A multi-million pound deal to help all of us in the UK lead longer, happier lives has been launched today and will drive new jobs, skills and businesses in the North of Tyne region.

The £5.6m joint investment brings together the North of Tyne Combined Authority (NTCA) covering Newcastle, North Tyneside and Northumberland with the National Innovation Centre for Ageing (NICA) and will see cutting-edge research being translated into new jobs, skills and tech start-ups in the area. Innovations could include smart homes, connected devices, remote monitoring and models of health, care and support that enable older people to live independently – solutions that preserve independence, and support the challenge of getting to net zero.

Programme Manager (North of Tyne Combined Authority - IoCT) Jessica Dawes and Prof Nic Palmarini, NICA, outside The Catalyst building

Programme Manager (North of Tyne Combined Authority – IoCT) Jessica Dawes and Prof Nic Palmarini, NICA

The emerging market for ageing innovation is huge and it will add 2% to global GDP by 2040. Multigenerational housing alone is likely to triple by 2040 and the numbers of people over 65 who are in work has doubled since 2001.

Jamie Driscoll, North of Tyne Mayor said: “The UK’s population is ageing dramatically. This creates challenges but also opportunities. Our phones in our pockets are incredible and powerful tools that can help keep us fit and healthy as we age. Technology is more accessible than ever before and has the potential to do so more.  Our region leads on digital tech so we are perfectly placed to launch this latest innovation deal. It will grow local tech businesses, support them to be ready for these emerging markets, and create new good jobs. We will be investing in products and services that make a difference, and help people to live well as they live longer.”

The innovation deal has a specific focus on the Internet of Caring Things (IoCT) which uses the latest tech to support people to maintain their independence. This phase of investment will directly benefit North of Tyne by working with 600 businesses and creating 145 new jobs. It will work with over 1000 residents to engage them in the development of brand-new products and services.

The region which spans from the Tyne to the Scottish borders, is already home to cutting-edge research within its Universities and National Innovation Centres. It has a rapidly growing data and digital economy; and a health, public services and life sciences sector that is large and globally recognised.  Companies like P&G, onHand, Piaggio Fast Forward, BreatheHappy, GlycanAge, ConnectedLife, Solongevity and Coop Italy are already using NICA’s Ageing Intelligence™ approach to translate this expertise to create new products and services.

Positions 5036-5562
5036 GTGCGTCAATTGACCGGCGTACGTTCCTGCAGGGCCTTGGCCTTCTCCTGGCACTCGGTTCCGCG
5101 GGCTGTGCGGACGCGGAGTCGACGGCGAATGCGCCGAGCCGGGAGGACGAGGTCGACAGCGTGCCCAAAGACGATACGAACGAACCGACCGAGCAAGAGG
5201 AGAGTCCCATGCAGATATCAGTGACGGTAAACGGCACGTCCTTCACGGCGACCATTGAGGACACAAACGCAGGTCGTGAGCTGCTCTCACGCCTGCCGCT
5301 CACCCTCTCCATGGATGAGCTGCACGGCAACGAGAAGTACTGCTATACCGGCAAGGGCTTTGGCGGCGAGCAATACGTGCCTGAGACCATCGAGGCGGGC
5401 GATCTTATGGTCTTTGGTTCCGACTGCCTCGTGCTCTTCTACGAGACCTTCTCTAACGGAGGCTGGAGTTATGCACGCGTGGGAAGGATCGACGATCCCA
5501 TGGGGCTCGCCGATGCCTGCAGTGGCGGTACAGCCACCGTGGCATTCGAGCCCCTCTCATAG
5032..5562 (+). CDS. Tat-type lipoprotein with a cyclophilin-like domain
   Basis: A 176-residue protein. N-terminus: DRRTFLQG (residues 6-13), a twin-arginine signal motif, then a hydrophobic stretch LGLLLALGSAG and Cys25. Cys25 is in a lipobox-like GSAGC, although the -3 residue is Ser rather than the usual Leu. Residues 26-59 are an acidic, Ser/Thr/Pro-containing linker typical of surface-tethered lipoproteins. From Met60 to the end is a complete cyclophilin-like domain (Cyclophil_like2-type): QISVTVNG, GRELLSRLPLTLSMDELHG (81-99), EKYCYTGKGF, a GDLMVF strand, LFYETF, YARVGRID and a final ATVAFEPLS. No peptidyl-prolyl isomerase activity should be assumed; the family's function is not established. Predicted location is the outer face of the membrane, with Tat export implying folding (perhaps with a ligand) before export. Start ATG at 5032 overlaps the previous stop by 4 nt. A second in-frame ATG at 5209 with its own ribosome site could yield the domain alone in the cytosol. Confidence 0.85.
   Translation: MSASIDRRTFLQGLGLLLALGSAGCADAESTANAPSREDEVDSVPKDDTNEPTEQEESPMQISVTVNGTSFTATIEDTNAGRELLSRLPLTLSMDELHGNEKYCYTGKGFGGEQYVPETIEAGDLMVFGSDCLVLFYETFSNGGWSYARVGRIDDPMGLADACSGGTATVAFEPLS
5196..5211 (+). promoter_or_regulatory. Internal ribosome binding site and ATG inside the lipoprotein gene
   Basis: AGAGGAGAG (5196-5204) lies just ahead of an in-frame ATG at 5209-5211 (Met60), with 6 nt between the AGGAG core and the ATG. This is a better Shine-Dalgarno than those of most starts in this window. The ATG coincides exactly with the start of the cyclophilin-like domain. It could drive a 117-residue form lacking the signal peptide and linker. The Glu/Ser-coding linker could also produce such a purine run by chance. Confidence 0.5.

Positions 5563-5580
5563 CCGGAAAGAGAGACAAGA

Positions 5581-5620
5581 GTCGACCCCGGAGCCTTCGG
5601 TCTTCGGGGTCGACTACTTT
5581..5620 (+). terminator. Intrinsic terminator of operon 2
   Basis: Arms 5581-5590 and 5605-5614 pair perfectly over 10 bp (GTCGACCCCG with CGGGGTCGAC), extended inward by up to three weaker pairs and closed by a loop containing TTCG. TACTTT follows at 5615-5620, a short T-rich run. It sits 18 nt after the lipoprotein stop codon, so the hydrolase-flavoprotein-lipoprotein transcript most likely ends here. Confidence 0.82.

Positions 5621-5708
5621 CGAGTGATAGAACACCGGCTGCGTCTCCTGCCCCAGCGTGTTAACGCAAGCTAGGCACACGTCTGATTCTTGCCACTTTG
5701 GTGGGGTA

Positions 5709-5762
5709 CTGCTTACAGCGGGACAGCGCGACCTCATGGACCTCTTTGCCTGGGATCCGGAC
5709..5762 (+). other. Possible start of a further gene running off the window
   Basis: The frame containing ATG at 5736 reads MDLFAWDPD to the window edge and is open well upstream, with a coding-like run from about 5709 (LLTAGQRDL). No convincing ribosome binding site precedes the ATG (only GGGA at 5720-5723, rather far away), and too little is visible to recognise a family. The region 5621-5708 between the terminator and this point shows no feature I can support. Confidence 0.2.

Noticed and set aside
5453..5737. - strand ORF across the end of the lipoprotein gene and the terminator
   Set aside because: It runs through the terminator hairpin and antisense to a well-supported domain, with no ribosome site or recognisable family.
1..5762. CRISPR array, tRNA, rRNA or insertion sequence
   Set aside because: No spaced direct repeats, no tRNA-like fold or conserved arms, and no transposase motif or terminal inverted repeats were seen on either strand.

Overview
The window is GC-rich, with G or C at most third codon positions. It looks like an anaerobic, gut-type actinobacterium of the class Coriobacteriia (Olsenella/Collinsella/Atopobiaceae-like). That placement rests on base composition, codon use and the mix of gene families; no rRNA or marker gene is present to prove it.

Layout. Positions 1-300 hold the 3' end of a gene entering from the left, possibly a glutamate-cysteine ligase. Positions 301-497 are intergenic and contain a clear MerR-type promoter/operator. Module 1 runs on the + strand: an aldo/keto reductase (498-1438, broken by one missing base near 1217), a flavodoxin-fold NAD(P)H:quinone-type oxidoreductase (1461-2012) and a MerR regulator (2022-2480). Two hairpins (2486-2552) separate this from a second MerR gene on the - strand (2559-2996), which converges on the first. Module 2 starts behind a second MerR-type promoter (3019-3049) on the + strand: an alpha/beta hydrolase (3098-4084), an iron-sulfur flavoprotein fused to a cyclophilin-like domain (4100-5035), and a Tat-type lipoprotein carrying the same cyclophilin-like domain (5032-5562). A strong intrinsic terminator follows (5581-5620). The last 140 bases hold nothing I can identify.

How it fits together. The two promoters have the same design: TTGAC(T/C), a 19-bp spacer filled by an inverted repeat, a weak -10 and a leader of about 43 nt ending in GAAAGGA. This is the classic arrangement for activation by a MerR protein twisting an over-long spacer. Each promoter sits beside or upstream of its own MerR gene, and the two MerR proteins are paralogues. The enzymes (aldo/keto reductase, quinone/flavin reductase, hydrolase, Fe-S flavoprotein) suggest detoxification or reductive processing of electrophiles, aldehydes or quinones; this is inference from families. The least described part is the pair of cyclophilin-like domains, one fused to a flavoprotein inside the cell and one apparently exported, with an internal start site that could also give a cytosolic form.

The deal builds on existing significant Government and Newcastle University investment into ageing and it will specifically accelerate the innovation and economic dividend for local and regional businesses.

Professor Nic Palmarini, the Director of NICA said: “Our patterns of living, working and socialising are changing and services need to catch up with that. The innovation deal will help achieve this by amplifying and clarifying the opportunities of the Longevity Economy – by putting people and meaningful, accessible innovation at the heart of our work so that, together with our partner CPI, we can design an informed future aligned to changing needs. This could be in new products that support ageing and healthy longevity ‘by design’ such as housing, intergenerational living, workplace, mobility, finance, health.  The Longevity Deal will create new jobs, start-ups and scale-up businesses that benefit the region and the UK.”

Nick Forbes, Leader of Newcastle City Council and North of Tyne portfolio holder for Jobs, Innovation and Growth said: “We want people in Newcastle and the North of Tyne to live a longer happier life.  This is what this deal is all about. It means businesses with good ideas will gain the support they need to contribute to our flourishing research and technical sector, to develop products that will make a real difference to people’s lives. It’s about creating a virtuous circle within Newcastle, North Tyneside and Northumberland where we attract the talent and innovation that will drive growth, attract further investment, and make the North of Tyne a better place to live, work, and do business.”

The region is making strides in leading the country in building critical mass as an innovation ecosystem with Newcastle University in partnership with Newcastle City Council, NHS Trusts and others developing outline masterplan proposals for the redevelopment of the Campus for Ageing and Vitality on the old General Hospital site. The vision for the site is to deliver an intergenerational residential environment, world-leading research facilities and an integrated health hub to deliver longer and healthier lives. Community consultation is already underway.

Henry Kippin, Mayor Jamie Driscoll, Prof Jane Robinson, Prof Nic Palmarini, Prof Lynne Corner outside The Catalyst building

Henry Kippin, Mayor Jamie Driscoll, Prof Jane Robinson, Prof Nic Palmarini, Prof Lynne Corner

If you are a business in the North of Tyne and interested in learning more about the Internet of Caring Things programme then find out more at www.ioct.uknica.co.uk or get in contact: ioct@newcastle.ac.uk